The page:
STITCHING TIME: The Social Justice Collaboration Quilts Project

September 12 - December 9, 2022
Opening Reception: Monday, September 12, 5-7 p.m.
Artist Talk: Tuesday, September 13, 11 a.m.-12 p.m.
Panel Discussion: Friday, November 18, 7-8 p.m.

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In 1997, incarcerated men serving life sentences at Louisiana State Penitentiary, known colloquially as “Angola” after the former plantation on which it is located, created a hospice program to care for the dying among them. To raise money for the program, the Angola hospice volunteers, themselves sentenced to life imprisonment, made and sold quilts. In 2012, one of the hospice quilters, Kenya, and his long-time friend, Maureen Kelleher, founded the Social Justice Collaboration Quilts Project. The goal of the project is to support artists who work behind prison walls and give voice to the political consciousness of imprisoned and free quilters. The project has since spread beyond Angola prison to include incarcerated quilters in other institutions.

This exhibition focuses on work made by the founders of the Social Justice Collaboration Quilts Project, Kenya, and Kelleher, and the first member of the Project, Sharif as well as Leonard Peltier, Zulu, Ramsey Orta, Abu Ali, Tex, Louisiana State Penitentiary Hospice Volunteers and inmates of Norton Correctional Facility. Their quilts address racial injustice in American history and celebrate Black creativity, thought, and political activism.

Each quilt in this exhibition is paired with an audio recording. The recordings were arranged by Kelleher and feature the quilters reflecting on their work, along with music that captures the spirit of the project.

A message from co-founder and inside quilter Kenya 

HELLO,  U Mass, and Augusta Savage Gallery !

We, Maureen Kelleher and I, -- the co founders of The Social Justice Collaboration Quilts Project —  hope to  empower people, enrich lives,  and enhance communities through quilting.  This Project has set us on an exciting course to grow and stay socially connected, via the cultural and visual voices of our quilts.  Through the quilts and the   "visual conversation”  they stimulate,  we are excited about our mission. We want the world to know of the power and beauty of the Angola Hospice Program, the diversity of our membership and creativity, and the power of our voices that come from behind the prison walls. Art is empowering  and beautiful,  for free and incarcerated persons alike.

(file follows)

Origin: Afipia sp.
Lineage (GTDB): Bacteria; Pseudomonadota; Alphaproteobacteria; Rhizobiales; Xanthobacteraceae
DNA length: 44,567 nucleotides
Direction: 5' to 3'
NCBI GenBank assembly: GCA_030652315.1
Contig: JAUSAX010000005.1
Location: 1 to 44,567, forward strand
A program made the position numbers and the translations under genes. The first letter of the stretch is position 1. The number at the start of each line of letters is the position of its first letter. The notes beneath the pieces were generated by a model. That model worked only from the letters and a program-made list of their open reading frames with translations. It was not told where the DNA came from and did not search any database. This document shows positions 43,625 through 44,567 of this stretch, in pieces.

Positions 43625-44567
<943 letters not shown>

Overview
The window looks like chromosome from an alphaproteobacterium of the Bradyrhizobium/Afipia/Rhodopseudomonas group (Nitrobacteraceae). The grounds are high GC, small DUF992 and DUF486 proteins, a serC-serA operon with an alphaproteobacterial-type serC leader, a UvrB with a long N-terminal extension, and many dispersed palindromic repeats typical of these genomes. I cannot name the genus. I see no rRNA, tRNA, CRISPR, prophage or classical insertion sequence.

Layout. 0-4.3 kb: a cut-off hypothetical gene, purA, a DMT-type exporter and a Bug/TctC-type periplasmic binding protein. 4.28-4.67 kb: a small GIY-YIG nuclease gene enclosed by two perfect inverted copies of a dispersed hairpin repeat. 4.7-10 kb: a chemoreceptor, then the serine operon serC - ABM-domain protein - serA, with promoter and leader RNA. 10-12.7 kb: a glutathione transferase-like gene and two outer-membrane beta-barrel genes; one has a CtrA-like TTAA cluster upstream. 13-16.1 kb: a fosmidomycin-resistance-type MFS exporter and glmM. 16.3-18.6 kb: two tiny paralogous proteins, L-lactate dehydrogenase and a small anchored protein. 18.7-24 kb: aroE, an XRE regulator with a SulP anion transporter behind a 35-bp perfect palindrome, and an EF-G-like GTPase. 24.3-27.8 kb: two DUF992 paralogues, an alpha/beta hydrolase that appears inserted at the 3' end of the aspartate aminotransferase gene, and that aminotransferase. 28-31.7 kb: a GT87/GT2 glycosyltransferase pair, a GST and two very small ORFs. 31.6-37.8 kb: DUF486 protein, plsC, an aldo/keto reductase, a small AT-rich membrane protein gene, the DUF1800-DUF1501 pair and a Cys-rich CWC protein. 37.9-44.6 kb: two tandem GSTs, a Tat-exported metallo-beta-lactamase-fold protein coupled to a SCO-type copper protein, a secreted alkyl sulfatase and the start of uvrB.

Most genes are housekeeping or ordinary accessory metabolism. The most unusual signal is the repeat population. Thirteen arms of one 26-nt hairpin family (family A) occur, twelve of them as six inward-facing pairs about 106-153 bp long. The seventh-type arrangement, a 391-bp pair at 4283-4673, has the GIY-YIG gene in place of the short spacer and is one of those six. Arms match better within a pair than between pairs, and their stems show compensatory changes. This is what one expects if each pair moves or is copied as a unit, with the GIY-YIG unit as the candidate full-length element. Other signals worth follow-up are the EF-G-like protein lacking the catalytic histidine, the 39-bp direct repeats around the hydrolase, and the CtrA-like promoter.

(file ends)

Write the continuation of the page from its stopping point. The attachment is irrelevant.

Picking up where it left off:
We are so happy to bring this Project to U MASS, and honored to have our quilts exhibited in The Augusta Savage Gallery. The Quilt Project is  grateful for the leadership of curator Alexia Cota. Thank you, Alexia.  We appreciate the support from faculty and friends of the  U Mass. community.

U Mass, and The New Africa Building in particular,  is where James Baldwin taught in the 80’s.  This is where the literary, political and cultural influence of James Baldwin himself,  as well as his writings and political activism, is most strongly felt.  We at the Project hold Baldwin in high esteem and you will see him and read his words on many quilts in the exhibition. 

U Mass will always be embraced as a dear friend of the Quilts Project, as we make positive strides in the social justice movement together.  

Kenya Baleech Alkebu
September 18, 2022    

Forward, through the razor wire.


Artist Talk: Tuesday, September 13, 11 a.m.-12 p.m.


The Social Justice Collaboration Quilts Project founder Maureen Kelleher speaks about her project, the quilts and the artists who've contributed to this powerful exhibition.


Panel Discussion: Friday, November 18, 7-8 p.m.

A group of scholors, activists and artists discuss the importance of creative expression for incarcerated and formally incarcerated artists.